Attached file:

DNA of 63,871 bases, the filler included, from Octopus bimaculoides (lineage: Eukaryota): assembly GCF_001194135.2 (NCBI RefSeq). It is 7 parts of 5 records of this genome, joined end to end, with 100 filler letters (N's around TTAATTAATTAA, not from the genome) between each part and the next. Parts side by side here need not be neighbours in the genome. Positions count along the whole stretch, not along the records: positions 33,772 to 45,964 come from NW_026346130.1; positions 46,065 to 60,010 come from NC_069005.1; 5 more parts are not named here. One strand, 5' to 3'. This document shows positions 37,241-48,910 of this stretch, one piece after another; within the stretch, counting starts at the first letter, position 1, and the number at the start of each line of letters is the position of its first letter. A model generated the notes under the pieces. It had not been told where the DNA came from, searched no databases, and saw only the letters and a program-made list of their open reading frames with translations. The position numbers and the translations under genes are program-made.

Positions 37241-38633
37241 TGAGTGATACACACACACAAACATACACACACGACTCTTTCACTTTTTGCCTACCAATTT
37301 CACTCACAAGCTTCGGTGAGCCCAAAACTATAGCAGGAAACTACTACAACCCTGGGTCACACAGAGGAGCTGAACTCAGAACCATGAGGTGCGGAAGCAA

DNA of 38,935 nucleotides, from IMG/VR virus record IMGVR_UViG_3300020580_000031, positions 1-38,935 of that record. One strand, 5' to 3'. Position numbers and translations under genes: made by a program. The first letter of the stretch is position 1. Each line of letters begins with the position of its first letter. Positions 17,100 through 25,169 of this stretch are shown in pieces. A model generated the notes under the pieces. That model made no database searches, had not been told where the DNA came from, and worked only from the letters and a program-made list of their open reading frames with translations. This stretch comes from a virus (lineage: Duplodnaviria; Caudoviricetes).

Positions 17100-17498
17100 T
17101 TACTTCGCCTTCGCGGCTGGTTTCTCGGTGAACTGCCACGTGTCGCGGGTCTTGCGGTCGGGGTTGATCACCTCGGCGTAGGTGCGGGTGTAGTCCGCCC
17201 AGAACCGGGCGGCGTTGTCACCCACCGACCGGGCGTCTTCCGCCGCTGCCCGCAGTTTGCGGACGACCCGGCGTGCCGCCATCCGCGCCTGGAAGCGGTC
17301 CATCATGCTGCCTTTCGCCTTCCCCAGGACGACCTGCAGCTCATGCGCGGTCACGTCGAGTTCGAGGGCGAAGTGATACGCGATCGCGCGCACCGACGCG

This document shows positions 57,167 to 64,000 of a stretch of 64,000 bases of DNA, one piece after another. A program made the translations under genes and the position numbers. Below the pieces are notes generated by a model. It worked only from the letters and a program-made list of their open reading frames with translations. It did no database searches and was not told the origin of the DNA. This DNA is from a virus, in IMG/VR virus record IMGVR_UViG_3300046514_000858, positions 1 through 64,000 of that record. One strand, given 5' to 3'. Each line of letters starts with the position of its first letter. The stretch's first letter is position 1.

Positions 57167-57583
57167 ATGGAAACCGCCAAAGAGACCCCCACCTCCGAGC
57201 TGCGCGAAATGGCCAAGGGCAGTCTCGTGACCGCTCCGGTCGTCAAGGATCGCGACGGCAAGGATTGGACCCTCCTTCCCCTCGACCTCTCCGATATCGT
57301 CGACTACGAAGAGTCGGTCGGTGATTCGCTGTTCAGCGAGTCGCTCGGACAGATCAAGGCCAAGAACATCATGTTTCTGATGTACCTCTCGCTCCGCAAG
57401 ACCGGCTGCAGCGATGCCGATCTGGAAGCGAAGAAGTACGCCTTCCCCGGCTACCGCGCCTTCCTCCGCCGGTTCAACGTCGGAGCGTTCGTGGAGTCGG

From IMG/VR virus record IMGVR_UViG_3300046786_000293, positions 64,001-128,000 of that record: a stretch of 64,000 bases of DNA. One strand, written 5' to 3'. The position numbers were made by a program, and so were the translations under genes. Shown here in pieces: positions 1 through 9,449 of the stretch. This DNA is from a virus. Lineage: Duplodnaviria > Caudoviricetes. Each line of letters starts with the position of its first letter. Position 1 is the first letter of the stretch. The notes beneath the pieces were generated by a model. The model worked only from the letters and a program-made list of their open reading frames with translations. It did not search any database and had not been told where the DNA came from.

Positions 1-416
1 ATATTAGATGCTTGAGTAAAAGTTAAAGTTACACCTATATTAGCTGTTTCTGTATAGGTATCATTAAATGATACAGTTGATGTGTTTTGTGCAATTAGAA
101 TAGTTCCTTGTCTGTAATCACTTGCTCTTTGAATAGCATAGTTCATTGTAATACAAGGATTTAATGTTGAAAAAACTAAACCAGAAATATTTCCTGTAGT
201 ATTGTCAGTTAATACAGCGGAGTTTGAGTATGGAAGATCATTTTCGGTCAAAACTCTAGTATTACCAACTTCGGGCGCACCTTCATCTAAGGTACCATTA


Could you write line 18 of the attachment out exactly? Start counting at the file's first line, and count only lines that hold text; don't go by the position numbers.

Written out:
Positions 1-416